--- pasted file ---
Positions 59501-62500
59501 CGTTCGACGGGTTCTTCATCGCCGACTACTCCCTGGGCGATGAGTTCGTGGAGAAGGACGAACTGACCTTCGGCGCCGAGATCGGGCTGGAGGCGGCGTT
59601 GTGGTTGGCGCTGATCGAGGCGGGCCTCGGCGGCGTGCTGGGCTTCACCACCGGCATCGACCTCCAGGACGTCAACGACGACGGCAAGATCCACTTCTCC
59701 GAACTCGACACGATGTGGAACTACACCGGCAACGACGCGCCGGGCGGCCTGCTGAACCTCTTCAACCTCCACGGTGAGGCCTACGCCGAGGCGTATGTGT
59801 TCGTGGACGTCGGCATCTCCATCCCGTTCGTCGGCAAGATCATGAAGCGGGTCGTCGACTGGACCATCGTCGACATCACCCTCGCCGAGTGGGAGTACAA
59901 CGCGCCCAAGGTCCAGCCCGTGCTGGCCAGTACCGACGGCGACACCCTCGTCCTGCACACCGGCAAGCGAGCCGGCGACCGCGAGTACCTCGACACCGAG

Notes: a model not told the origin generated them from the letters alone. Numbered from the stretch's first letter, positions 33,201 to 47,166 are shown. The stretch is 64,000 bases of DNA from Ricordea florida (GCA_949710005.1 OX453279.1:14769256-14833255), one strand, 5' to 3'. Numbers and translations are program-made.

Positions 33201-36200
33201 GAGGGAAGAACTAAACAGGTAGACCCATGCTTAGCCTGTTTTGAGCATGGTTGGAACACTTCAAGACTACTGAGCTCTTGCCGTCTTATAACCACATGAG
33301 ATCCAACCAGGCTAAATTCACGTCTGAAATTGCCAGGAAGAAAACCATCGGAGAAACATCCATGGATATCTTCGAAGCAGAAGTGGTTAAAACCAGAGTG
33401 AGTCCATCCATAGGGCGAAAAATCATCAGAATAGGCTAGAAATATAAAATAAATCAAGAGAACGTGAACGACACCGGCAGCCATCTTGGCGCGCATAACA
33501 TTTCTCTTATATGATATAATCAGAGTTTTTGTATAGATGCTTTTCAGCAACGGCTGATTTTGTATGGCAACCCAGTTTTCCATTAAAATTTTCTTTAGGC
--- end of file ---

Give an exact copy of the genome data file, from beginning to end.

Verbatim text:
Positions 59501-62500
59501 CGTTCGACGGGTTCTTCATCGCCGACTACTCCCTGGGCGATGAGTTCGTGGAGAAGGACGAACTGACCTTCGGCGCCGAGATCGGGCTGGAGGCGGCGTT
59601 GTGGTTGGCGCTGATCGAGGCGGGCCTCGGCGGCGTGCTGGGCTTCACCACCGGCATCGACCTCCAGGACGTCAACGACGACGGCAAGATCCACTTCTCC
59701 GAACTCGACACGATGTGGAACTACACCGGCAACGACGCGCCGGGCGGCCTGCTGAACCTCTTCAACCTCCACGGTGAGGCCTACGCCGAGGCGTATGTGT
59801 TCGTGGACGTCGGCATCTCCATCCCGTTCGTCGGCAAGATCATGAAGCGGGTCGTCGACTGGACCATCGTCGACATCACCCTCGCCGAGTGGGAGTACAA
59901 CGCGCCCAAGGTCCAGCCCGTGCTGGCCAGTACCGACGGCGACACCCTCGTCCTGCACACCGGCAAGCGAGCCGGCGACCGCGAGTACCTCGACACCGAG

Notes: a model not told the origin generated them from the letters alone. Numbered from the stretch's first letter, positions 33,201 to 47,166 are shown. The stretch is 64,000 bases of DNA from Ricordea florida (GCA_949710005.1 OX453279.1:14769256-14833255), one strand, 5' to 3'. Numbers and translations are program-made.

Positions 33201-36200
33201 GAGGGAAGAACTAAACAGGTAGACCCATGCTTAGCCTGTTTTGAGCATGGTTGGAACACTTCAAGACTACTGAGCTCTTGCCGTCTTATAACCACATGAG
33301 ATCCAACCAGGCTAAATTCACGTCTGAAATTGCCAGGAAGAAAACCATCGGAGAAACATCCATGGATATCTTCGAAGCAGAAGTGGTTAAAACCAGAGTG
33401 AGTCCATCCATAGGGCGAAAAATCATCAGAATAGGCTAGAAATATAAAATAAATCAAGAGAACGTGAACGACACCGGCAGCCATCTTGGCGCGCATAACA
33501 TTTCTCTTATATGATATAATCAGAGTTTTTGTATAGATGCTTTTCAGCAACGGCTGATTTTGTATGGCAACCCAGTTTTCCATTAAAATTTTCTTTAGGC